OHDSI Home | Forums | Wiki | Github

120 day period criteria - Treatment Pathways study


(Akshay Kumar) #1

Hello Everyone,

I am trying to do treatment pathway analysis in Atlas and was looking at the paper by Hripscack et al. I was able to see that study has a follow-up period of 3 years…

But may I know why do we look for exposure of one of the drugs in (every) 120 day after index date as shown below


Can someone help me understand in layman terms as to why to use this 120 day window?

I understand it’s author’s view/idea to have it. But may I understand why was/could it chosen that way?

For treatment pathways, as non-healthcare guy just analyzing data, I tend to look for exposure to one of drugs anytime after index date till 3 years (1095 days).

What’s the difference and why to have it as multiple episodes/window of 120 days?


(Patrick Ryan) #2

Hi @Akshay, welcome to the community.

So, a bit of history: the PNAS paper was one of the first OHDSI network studies, and the analysis was conducted using a custom R/SQL script (protocol and code available here: https://github.com/OHDSI/StudyProtocols/tree/master/Study%201%20-%20Treatment%20Pathways).

In this study, the clinical motivation for requiring at least one exposure record every 120d was because we wanted to focus on patients that were likely ‘continuously exposed’ during the entire 3 year horizon. In this regard, a treatment sequence could be interpreted as all treatments a patient needed for 3 years…without confusion that the end of the sequence could be either cessation of treatment or loss-to-follow-up. This isn’t the only ‘right’ way to design the study, but the choice of your target cohort definition will influence how you interpret the results.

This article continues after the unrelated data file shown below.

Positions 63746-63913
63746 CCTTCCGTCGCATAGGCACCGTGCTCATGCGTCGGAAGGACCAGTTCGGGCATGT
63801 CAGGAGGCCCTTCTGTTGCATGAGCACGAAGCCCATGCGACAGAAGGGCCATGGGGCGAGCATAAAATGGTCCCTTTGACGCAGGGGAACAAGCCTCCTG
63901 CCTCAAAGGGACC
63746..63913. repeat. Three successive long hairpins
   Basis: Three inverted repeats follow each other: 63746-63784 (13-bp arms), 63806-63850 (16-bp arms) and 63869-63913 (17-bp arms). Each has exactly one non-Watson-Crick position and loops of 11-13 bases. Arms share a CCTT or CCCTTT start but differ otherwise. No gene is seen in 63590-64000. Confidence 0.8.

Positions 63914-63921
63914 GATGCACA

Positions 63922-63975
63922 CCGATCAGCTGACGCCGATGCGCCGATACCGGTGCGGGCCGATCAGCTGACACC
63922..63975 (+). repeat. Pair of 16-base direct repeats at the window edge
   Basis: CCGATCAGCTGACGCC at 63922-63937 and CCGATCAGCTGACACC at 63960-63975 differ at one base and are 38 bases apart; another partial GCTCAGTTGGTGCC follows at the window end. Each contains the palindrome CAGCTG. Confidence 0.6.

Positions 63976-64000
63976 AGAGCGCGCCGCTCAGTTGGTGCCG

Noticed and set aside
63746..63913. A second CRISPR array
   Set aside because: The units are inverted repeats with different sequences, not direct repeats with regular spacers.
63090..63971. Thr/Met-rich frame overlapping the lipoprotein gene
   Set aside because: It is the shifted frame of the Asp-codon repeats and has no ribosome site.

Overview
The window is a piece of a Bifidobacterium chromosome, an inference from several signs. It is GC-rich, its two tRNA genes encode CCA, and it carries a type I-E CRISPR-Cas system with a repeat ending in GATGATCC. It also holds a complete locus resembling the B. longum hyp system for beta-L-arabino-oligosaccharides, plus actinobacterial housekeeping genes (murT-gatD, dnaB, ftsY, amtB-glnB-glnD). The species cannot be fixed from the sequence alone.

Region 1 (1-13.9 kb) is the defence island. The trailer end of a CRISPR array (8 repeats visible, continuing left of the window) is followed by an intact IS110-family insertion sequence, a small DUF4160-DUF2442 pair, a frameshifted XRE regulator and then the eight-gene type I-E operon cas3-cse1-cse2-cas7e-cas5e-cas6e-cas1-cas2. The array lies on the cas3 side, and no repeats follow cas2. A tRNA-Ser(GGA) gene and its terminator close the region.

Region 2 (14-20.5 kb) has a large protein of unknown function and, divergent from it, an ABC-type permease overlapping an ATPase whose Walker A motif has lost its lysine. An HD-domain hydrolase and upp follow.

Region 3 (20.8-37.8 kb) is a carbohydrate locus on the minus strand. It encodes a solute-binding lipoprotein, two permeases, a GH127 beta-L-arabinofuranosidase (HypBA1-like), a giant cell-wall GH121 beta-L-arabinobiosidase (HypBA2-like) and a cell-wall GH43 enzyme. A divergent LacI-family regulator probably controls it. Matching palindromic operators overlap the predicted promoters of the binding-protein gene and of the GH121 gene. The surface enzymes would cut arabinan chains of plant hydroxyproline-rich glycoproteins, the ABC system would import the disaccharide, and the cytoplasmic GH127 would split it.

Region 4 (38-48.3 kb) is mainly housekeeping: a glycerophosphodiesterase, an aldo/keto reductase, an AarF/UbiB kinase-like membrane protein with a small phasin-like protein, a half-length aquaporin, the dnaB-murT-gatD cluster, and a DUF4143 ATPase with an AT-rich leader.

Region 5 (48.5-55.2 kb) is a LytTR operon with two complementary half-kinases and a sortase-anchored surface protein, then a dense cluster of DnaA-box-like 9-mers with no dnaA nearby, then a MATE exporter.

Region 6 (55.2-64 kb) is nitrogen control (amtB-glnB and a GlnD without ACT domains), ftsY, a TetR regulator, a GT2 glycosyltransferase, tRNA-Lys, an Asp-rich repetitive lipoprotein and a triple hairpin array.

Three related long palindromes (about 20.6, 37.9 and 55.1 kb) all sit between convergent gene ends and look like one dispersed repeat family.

It was this research that, in part, motivated the development of the ‘Cohort Pathways’ feature in ATLAS as a standardized analytic tool that could be applied more broadly. So, while the PNAS paper wasn’t done in ATLAS (because the feature didn’t exist back then), it could be done now in the tool (and in fact, could be done much better, because we can now explore concurrent exposure and go beyond first exposure).

Here’s a quick demonstration design to show what that would look like:


(Julianna Kohler) #3

I was just popping in to say that my research use cases are generally more operational, so I would be interested in patients getting drugs every 120 days because I want to see what kind of service gaps we have. That’s a metric of great interest for my programs.

(Akshay Kumar) #4

Hi @Patrick_Ryan and @julie_kohler,

While I was reading the above paper by Hripscack et al, I was able to see a line which says that “Of note, 10% of diabetes patients, 24% of hypertension patients, and 11% of depression patients followed a treatment pathway that was shared with no one else in any of the data sources.

From the above, if we consider only T2DM patients, May I ask which part of the sunburst visualization helps find this info? I have cropped the image and pasted here for you to refer.

Can you guys please help me in interpreting this to find the info about unique treatment pathway?

(George Hripcsak) #5

The rate of unique pathways cannot be gotten from the diagram because they would be too thin to show up on the diagram. The supplied data with the paper also cannot be used because it was rolled up to pathways with at least 11 cases (i.e., pathways were truncated to become non-unique). Only the original private data, which has pathways for unique patients, can be used to calculate those numbers.